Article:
At the end of July, Tracey Suen, co-founder of London concept store 50m, will launch a new platform, APOC, dedicated to emerging designers. Although APOC hasn’t officially taken the 15 Percent Pledge — it has yet to launch — Suen says she wholeheartedly supports the sentiment as a way to mitigate biases in buying teams and social media algorithms. “We ensure we have at least 40 per cent people of colour and at least 15 per cent Black designers. I’d like to see those as the minimum percentages we strive for.” Multi-brand beauty retailer Sephora was among the first to take the pledge.  © Mark Metcalfe/Getty Images According to the 15 Percent Pledge, the American retail industry has 8,753 Black-owned businesses, with 50,539 employees. Of the 290 brands in Sephora’s prestige beauty portfolio, 36 are owned by people of colour, including nine Black-owned brands. As part of its pledge action plan, developed in close collaboration with James, the retailer will shift its Accelerate programme — which has supported 50 female beauty founders over five years — to focus on Black founders. Looking beyond the usual avenues Natalie Kingham, buying director at MatchesFashion.com, says the retailer is considering applications from BAME (Black, Asian and Minority Ethnic) designers and will publish its first diversity audit in August. The buying team regularly attend mainstream and fringe fashion weeks “from Nigeria and Columbia to India, South Korea, Japan and Australia”, and will continue to do so whether virtual or physical. “We welcome lookbooks and information from any designers who feel that their collections might be suited to our global customer base. We have close relationships with media and fashion showrooms who often make introductions... but we recognise that there is more we can do, so this is something we will be working on,” she says.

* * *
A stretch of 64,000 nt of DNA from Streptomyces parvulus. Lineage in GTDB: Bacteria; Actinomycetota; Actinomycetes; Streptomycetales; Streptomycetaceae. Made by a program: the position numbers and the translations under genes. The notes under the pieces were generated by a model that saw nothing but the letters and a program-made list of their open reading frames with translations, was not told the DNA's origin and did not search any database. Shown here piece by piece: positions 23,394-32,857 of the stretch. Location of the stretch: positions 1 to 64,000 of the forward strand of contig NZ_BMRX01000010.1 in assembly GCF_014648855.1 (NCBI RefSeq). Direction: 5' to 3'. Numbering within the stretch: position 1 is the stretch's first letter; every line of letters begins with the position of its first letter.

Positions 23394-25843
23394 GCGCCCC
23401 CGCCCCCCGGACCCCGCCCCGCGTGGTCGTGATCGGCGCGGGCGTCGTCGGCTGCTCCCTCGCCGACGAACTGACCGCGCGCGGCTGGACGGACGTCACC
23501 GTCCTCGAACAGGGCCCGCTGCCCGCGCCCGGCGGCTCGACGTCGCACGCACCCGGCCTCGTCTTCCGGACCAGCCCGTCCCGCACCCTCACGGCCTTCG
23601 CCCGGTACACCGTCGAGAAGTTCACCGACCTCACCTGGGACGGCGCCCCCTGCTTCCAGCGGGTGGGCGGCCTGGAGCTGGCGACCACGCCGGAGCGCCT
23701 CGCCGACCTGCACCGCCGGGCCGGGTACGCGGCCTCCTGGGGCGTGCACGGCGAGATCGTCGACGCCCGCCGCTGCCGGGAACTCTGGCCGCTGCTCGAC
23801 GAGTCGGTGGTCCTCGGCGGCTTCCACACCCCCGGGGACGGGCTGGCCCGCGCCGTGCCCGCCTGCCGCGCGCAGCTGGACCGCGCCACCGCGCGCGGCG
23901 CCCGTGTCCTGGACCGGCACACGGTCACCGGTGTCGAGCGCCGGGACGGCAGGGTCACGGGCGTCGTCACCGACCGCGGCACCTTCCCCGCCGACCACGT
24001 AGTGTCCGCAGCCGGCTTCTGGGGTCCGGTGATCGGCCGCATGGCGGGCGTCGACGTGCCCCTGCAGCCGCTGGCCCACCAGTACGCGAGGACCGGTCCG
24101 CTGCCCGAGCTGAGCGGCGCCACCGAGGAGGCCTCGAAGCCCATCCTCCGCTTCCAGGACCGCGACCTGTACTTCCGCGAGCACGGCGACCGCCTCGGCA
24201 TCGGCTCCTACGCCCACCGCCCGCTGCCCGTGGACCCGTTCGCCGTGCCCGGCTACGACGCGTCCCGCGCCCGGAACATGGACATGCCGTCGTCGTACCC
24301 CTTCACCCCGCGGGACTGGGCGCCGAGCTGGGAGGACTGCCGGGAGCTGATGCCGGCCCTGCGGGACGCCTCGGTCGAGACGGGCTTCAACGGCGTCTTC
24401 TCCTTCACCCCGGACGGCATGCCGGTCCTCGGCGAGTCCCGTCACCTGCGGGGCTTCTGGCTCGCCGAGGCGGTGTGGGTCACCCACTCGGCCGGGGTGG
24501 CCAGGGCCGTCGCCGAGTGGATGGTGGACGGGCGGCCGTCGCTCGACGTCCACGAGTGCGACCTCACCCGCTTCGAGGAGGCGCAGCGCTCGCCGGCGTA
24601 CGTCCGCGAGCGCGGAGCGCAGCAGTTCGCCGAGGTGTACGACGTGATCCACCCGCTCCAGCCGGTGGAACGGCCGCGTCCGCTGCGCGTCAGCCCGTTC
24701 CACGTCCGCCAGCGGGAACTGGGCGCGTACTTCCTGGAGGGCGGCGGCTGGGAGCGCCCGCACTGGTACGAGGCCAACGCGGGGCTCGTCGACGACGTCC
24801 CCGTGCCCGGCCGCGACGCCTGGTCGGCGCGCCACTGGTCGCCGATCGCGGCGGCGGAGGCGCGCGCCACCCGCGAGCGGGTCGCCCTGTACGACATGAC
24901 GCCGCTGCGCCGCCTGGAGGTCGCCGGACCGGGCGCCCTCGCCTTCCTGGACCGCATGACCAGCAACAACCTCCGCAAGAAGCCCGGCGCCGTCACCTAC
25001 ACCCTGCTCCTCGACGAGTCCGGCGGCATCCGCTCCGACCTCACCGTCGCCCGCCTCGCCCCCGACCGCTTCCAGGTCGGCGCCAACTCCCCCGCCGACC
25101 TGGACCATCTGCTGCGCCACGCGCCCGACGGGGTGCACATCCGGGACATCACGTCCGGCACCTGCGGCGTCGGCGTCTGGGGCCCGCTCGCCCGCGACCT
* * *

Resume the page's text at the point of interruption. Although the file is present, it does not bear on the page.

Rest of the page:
Multi-brand retailers are not alone in needing to expand their horizons. The fashion weeks, showrooms and schools they scout from also have issues with diversity. Ida Petersson, womenswear and menswear buying director at Browns and Brownsfashion.com, says she is opening up dialogues with her contacts to open up their talent pools. “Collectively, we need to seek out Black design talent beyond the traditional buying methods. Social media has been an incredible tool for this and will continue to be, particularly as we are currently not able to travel to new markets,” she says. Fashion magazines and influencers have been highlighting Black designers since the recent wave of protests began, but community-driven platforms like Brandice Daniel’s platform Harlem’s Fashion Row have been uplifting Black designers for years in lieu of broader industry support. Meanwhile, Beyoncé and her stylist Zerina Akers launched Black Owned Everything on 19 June to coincide with Juneteenth celebrations, spotlighting Black-owned businesses from fashion and beauty to homeware and beyond. The initiative’s Instagram bio reads “for when the trend is over”.